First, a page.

9 Ways to Amplify Media Coverage

August 9, 2017

Securing favorable media coverage of your company or product has traditionally been one of the hallmarks of success in our business. Earned media is never guaranteed, which is why when coverage does occur, there are a number of steps you should take to seize—and amplify—the moment.

In our experience, few organizations recognize that the moment a story appears is when the real work begins. In our increasingly stratified news diet, there are plenty of people who missed the initial video clip, never laid eyes on the glowing newspaper feature or otherwise have no inkling of your hard-earned placement.

Widening the reach of the story isn’t complicated, but it does require a certain level of discipline, and a willingness to invest time in the process. To help guide you in that effort, we’ve developed a list of proven strategies to amplify media coverage and incorporate it into conversations with key stakeholders:

Website: Post the article to your website’s “News” page. So simple, and so often overlooked. When prospective customers, potential partners, and anyone from the public checks out your website, you want to make sure that you have properly “caught up” with the flow of coverage dedicated to your company or cause. Failing to do so undermines your brand, squanders a great marketing opportunity, and leaves a false impression that there’s not been much to shout about.

Social Media: Within a day of publication, share the article on appropriate social media pages. Tag the media outlet and journalist (as applicable) and thank them for the coverage. Engage with followers who like/comment on the post.

Team Social Media: Ask employees, partners and other supporters/fans to like and share social media post(s) on their personal platforms. This is a potentially huge step, since everyone has his or her own sphere of influence who are more likely to pay attention to what their friends are raving about. Your story’s reach can expand exponentially, coming to the attention first to hundreds or thousands and (in some cases) rippling out to millions. On top of that, it is quintessential third-party edification, more powerful than just about any other form of persuasive communication.

Quotes: Extract several short quotes from the article and share daily on social media platforms for upwards of one week following publication. We realize that this tactic can risk annoying some of your more attentive followers who may think you are wringing the towel a bit too hard. Balance that potential downside with the fact that some of your less-engaged followers will not have seen the first several posts, and this latest outreach is news to them.

Comment: Encourage partners and employees to comment on online articles. Anyone who has spent time online knows that comment sections have the potential to devolve into chaos quickly, but for better or worse, comments are an important metric for media outlets measuring engagement. Not only does commenting provide the opportunity to bolster any important points made in the story, but it also helps garner the type of engagement that makes a journalist more likely to cover your organization in the future.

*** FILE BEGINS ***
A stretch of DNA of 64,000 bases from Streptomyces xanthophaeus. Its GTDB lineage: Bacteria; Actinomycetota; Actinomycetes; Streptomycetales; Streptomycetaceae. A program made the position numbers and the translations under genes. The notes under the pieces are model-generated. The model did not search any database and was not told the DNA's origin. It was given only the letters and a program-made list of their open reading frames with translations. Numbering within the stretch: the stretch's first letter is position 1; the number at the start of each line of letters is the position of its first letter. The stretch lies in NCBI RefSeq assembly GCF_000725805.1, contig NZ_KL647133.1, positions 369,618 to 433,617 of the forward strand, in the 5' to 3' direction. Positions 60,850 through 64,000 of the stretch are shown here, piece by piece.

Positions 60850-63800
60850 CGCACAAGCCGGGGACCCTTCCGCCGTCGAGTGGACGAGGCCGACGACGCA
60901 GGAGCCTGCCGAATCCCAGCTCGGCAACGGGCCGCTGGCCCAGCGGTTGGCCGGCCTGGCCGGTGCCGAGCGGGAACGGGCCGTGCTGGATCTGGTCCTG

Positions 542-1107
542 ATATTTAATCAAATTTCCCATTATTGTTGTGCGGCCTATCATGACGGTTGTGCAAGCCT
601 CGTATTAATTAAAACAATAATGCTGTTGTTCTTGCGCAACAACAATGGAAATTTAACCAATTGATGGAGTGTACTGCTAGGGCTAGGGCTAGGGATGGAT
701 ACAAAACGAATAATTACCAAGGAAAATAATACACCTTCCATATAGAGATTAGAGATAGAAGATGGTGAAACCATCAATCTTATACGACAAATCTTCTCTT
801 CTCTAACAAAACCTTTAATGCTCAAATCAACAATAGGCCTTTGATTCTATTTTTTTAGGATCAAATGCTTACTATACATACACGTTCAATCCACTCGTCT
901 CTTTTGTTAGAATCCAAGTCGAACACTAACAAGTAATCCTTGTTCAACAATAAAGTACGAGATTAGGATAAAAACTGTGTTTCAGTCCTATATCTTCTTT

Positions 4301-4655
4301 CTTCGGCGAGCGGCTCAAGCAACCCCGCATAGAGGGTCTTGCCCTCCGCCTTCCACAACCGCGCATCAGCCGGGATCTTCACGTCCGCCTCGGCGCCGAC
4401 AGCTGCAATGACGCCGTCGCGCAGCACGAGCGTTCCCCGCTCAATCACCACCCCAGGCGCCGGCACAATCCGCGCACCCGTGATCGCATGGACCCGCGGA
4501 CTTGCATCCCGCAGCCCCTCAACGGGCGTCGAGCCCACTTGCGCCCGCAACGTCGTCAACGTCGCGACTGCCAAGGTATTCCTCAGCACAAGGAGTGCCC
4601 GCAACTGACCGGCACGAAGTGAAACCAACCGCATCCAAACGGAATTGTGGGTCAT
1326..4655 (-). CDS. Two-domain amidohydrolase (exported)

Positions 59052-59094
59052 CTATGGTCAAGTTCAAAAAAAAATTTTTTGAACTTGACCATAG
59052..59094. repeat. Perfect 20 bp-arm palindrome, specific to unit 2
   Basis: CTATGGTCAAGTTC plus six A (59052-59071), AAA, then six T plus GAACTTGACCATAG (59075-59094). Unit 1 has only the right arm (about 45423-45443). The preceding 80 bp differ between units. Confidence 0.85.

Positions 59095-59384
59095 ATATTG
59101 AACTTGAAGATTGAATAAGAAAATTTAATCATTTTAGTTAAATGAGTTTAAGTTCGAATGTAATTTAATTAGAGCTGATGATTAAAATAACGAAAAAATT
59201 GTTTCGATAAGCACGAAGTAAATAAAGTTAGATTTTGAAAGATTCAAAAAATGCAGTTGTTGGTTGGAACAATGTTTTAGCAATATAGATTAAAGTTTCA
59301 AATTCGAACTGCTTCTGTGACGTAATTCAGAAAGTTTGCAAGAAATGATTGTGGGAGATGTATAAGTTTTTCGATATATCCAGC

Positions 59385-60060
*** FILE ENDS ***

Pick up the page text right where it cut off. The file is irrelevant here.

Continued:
Email: Email the article to clients, prospects and other contacts. Depending on the frequency of coverage, consider grouping multiple stories into one email for maximum impact. Chances are that your contact list has already been vetted, and almost everyone on it has an interest in what you do. For non-profits, this could be a good moment to solicit donations. For companies, it’s a great way to expand your customer base.

Blog: Write a short blog post with a description of the article, an engaging image and a link back to the original source. Long after the story has faded into the archives of the news outlet, your blog post remains as accessible as the next site visitor’s click. For good measure, cross-link between your blog and the “news” section of your website.

Presentations: Include coverage in new business materials and presentations. Incorporating coverage in presentations builds credibility, and validates the fact that you are offering a product or solution that others find noteworthy. Including the logo of the outlet is a simple way to add visual appeal to the presentation.

Video: This may be a stretch for some, but with developments such as Facebook Live, there are easy, free ways to “jump the news feed.” For the highest profile coverage, ask the senior leadership team to provide short video commentary that offers exclusive behind-the-scenes elements that were not included in the story. For stories that aren’t as impactful, designate someone on the team to serve as the spokesperson for the opportunity. Providing this type of content offers your audience a fresh and intriguing take on the news, while keeping the original story relevant for a longer period of time.

The takeaway? Media coverage can be a powerful tool that builds your organization’s credibility, communicates your impact and creates opportunities for touchpoints with current and potential stakeholders, but maximizing the impact of that coverage requires work. Some organizations have the capacity to manage this work and devote the attention to it that it deserves, but others benefit greatly from engaging professionals like Wilks Communications Group to manage the process. If you think your organization could use a helping hand, or want to learn more about how we’ve helped other organizations make the most of their media coverage, please send us a note or call us at 312.815.5505.


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